802   100 g OGTT,  
      CC criteria  
Wu et al. [77] 952 (IADSPG) 2-step Prevalence of GDM by the IADPSG criteria is markedly higher than prevalence by the CC criteria and associated with a reduction in cesarean section rate.
  1840 888 (CC) 75 g OGTT (IADSPG), 100 g OGTT (CC)
Lu et al. [29] 1776 2-step False positive screening group did not differ from the negative screening group, the same as maternal outcomes in the multivariate analysis, except gestational hypertension.
  12274   100 g OGTT,  
      CC and NDDG criteria
Case-control studies    
Bo et al. [78] 700 350 2-step Prevalence of neonatal macrosomia and icterus are similar in false positive group and increased severity of glucose tolerance groups is shown.
      100 g OGTT,  
      CC criteria  
Crowther et al. [31] 1000 490 (Treatment) 2-step Treatment of gestational diabetes reduces serious perinatal morbidity and may also improve the women health-related life quality.
  (ACHOIS trial group) 510 (Control) 75 g OGTT,  
      WHO criteria  
Landon et al. [79] 958 485 (Treatment) 2-step Treatment of mild gestational diabetes mellitus did not significantly reduce the frequency of outcome, but it did reduce the risk of fetal overgrowth, shoulder dystocia, caesarean delivery and hypertensive disorders.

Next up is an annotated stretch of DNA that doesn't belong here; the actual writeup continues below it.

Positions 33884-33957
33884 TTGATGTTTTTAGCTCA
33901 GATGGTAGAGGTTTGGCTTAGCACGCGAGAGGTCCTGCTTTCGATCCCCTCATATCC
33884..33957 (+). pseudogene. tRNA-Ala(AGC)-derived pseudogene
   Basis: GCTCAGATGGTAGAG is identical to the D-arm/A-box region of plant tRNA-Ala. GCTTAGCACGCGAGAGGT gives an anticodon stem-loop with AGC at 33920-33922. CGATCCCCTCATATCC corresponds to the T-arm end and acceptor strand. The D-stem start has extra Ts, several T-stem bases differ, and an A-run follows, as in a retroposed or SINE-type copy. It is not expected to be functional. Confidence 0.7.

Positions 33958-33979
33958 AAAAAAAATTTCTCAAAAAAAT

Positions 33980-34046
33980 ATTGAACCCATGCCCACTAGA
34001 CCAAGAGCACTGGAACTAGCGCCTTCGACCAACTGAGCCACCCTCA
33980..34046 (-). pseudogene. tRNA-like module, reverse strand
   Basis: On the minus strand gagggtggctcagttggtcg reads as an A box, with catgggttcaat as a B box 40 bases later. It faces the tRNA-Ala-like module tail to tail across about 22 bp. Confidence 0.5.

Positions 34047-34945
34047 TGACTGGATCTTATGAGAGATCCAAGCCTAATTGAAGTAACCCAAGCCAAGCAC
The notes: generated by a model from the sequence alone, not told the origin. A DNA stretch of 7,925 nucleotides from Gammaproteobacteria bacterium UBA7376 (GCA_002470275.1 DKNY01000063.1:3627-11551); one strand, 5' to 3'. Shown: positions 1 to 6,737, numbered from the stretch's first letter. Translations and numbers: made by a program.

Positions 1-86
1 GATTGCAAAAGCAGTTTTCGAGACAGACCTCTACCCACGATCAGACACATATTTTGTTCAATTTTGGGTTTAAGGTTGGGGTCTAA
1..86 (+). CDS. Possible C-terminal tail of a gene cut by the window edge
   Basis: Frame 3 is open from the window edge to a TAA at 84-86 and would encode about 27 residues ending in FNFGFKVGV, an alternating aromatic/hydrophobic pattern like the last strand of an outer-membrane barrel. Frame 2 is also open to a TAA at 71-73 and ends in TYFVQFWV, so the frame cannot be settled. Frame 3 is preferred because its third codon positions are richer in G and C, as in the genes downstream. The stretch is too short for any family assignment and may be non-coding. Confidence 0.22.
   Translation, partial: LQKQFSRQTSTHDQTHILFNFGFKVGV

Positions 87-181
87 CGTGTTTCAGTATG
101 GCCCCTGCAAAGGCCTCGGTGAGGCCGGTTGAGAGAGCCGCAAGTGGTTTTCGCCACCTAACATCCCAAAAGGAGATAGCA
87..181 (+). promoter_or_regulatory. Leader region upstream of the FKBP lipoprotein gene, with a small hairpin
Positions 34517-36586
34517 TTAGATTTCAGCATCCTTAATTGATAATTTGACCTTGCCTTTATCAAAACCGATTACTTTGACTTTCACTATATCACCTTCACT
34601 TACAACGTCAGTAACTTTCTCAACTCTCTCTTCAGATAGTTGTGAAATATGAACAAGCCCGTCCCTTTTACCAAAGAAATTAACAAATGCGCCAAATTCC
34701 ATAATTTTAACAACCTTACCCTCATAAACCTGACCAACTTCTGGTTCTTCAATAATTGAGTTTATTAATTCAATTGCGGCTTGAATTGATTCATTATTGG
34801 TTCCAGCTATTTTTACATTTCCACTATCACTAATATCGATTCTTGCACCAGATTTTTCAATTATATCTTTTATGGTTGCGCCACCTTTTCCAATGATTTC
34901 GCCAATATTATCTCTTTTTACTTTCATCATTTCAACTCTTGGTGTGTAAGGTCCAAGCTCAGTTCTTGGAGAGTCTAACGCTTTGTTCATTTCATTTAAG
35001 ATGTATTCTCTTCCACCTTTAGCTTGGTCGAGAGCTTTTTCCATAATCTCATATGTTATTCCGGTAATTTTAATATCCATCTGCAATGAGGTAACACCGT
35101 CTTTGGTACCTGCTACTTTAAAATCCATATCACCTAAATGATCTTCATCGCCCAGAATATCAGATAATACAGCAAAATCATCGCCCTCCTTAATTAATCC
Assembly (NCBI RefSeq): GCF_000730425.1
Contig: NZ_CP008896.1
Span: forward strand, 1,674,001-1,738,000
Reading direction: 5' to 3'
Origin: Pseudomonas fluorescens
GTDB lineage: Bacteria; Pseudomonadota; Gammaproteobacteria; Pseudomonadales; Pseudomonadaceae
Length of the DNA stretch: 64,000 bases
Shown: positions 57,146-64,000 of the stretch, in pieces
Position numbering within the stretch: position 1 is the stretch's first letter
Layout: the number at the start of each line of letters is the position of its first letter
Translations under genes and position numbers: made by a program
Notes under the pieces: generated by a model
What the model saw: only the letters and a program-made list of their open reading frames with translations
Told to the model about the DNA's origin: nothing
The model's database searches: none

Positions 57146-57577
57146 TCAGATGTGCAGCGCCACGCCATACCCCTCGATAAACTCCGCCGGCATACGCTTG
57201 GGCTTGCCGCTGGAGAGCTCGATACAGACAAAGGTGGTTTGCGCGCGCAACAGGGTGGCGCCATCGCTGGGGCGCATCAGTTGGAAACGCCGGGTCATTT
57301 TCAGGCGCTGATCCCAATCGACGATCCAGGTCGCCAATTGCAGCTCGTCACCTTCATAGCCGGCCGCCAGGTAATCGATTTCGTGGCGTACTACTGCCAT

473 (Control) 100 g OGTT  

Table 2: Summary of some recent cohort and case control studies which investigate false positive diagnosis of GDM and obstetric and perinatal adverse outcomes.


Despite the growing evidence that women with GDM represent a metabolically heterogeneous group, this fact likely translates into a broad range of perinatal risk. Hence, this contributes to the controversy surrounding whether a treatment benefit exists for pregnancies complicated by this disorder. The management of patients with positive diabetes screening is still controversial.

This subgroup of patients is observed to be susceptible to the similar complications of GDM [80], which mechanism proposed is undetectable glucose intolerance and a resistance to insulin. Besides, Bo et al. have shown that neonatal outcomes are significantly worse in women with positive GCT, suggesting again that GCT identifies a “high-risk” group, even independently from the results of OGTT in pregnancies with different degrees of hyperglycaemia [78].

According to Langer et al. [81] one-value abnormal patients in 100 g OGTT should be accepted as GDM and followed with the same management guidelines. Some studies have reported an increase in the complication rate for patients with carbohydrate intolerance but not diagnosed as GDM [15]. Moreover, some patients who had a positive screening test for GDM but a negative OGTT had a complication rate similar to euglycemic group rather than patients who had been diagnosed and treated as GDM [75].